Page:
So much for APACS’ Faster Payments… it’s easier to write a cheque

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In recent weeks, I’ve come to the conclusion that the UK banking system is in chaos. New technology is great – I just wish that the banks could get it working properly.

On 27 May 2008, APACS, the UK payments association launched its new Faster Payments service. Faster Payments – that sounds good – faster than what? Well, faster than BACS Direct Credit. As I understand it, the Bankers’ Automated Clearing Services (BACS) system is 40 years old and dates back to times when the big clearing banks literally exchanged tapes with outgoing transfers batched up on day 1, sent between banks on day 2, and transferred in to the receiving bank on day 3. For a long time, that’s been the reason that transfers took 3 business days; however in the days of electronic transfers, what has really been happening is that the banks have sat on our money for a few days and earned some interest whilst we wait for it to be moved. When we need to move money quickly (for example, when buying a house), the banks use a system called CHAPS – and customers are charged for it.

According to APACS:

“The Faster Payments Service enables electronic payments, typically made via the Internet or phone, to be processed in hours rather than days.”

It sounds great. My bank is part of the scheme, so is my wife’s bank but the bank where we keep our savings (to get a better interest rate) isn’t so we’re stuck with BACS for a while longer. That’s not so bad, but then I tried to make a payment between two UK banks and the sort code was reported as belonging to as a bank in France. Err, “Non! Ce n’est pas correct”, thought I. So I called Bank A and they told me that I had the wrong sort code for Bank B. When I explained that the same page on the website showed an existing link to another account at Bank A with the same sort code they acknowledged that there was a problem and asked me to try again the next day.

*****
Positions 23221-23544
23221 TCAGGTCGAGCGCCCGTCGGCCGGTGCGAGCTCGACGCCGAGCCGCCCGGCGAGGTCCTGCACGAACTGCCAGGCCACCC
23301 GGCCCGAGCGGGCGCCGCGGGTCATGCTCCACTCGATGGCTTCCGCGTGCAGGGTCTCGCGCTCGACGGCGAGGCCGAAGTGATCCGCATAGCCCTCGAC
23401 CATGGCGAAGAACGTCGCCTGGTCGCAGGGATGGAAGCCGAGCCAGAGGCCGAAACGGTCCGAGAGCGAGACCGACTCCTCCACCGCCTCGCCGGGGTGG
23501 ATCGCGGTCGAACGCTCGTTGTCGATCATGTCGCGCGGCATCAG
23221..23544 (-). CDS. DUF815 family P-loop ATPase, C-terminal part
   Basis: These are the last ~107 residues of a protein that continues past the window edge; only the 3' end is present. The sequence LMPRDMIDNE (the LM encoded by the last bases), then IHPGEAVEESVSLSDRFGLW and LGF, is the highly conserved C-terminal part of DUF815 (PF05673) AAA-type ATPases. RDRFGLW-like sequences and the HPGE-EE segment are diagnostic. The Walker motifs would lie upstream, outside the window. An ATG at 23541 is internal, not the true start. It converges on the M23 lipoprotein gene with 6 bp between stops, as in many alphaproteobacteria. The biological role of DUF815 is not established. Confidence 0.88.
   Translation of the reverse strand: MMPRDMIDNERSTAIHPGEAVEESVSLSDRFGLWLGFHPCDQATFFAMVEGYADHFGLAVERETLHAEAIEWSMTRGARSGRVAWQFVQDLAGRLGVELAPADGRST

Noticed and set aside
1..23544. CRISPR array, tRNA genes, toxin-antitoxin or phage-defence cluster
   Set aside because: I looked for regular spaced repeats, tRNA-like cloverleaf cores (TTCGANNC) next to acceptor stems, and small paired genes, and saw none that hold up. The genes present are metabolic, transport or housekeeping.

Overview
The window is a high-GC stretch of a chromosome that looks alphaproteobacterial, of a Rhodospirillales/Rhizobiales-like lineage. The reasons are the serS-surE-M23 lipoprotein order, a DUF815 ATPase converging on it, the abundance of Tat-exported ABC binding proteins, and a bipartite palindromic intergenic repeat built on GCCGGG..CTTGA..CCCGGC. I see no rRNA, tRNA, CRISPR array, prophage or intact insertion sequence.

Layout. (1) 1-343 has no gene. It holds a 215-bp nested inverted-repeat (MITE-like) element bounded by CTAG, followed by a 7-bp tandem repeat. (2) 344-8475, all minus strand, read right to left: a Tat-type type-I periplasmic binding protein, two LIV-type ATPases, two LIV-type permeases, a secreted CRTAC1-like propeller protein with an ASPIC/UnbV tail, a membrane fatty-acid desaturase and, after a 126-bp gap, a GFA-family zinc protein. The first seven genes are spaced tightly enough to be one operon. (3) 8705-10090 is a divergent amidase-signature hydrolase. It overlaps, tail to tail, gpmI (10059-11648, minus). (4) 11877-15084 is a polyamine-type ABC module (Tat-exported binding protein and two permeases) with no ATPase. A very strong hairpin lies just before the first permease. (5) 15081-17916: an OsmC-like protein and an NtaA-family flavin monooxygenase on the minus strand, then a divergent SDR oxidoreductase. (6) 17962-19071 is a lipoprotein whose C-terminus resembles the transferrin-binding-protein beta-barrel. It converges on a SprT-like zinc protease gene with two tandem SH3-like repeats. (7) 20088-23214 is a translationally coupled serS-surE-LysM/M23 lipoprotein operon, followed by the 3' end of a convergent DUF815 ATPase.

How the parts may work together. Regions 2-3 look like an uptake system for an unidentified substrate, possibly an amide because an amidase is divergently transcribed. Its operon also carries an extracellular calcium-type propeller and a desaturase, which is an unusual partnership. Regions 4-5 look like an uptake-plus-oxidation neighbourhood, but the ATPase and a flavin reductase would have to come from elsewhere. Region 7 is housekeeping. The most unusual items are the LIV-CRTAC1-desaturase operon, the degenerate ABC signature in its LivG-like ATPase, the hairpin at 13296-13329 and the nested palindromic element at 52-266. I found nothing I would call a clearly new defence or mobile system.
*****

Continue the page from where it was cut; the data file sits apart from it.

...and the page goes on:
It worked the next day and I put it down to an isolated incident but then I tried to make a payment from my account (at Bank B) to my wife’s account at Bank C. Both banks are part of the Faster Payments scheme. And Bank B wouldn’t let me pay money to Bank C because they said I had the wrong sort code. When I explained that I didn’t and that I was reading the details from my wife’s bank card and statement they said there was nothing they could do about it as Faster Payments doesn’t let them override incorrect details and that I’d need to get my wife to call Bank C (why? what could they do about problems with Bank B’s systems?). I guess I could always write a cheque! So much for Faster Payments!

The next day I was in town and, after making a purchase at the Apple Store in Milton Keynes, I needed some change to pay for car parking. One of their staff, “Bill”, who was clearly not employed for his social skills said that they could not help. So I went to the bank. This particular branch of HSBC has no counter staff but does have a few people standing around next to a line of machines where people can interact with the bank’s computers and withdraw/deposit funds. Very 21st century. Or it would be if it didn’t need so many staff to show people how to use the machines. One of those machines is supposed to issue coins in exchange for notes but it was not working. So I asked if the bank staff could change a £10 for some coins. No – the staff don’t have access to any money. After all, it’s only a branch of one of the UK’s largest banks…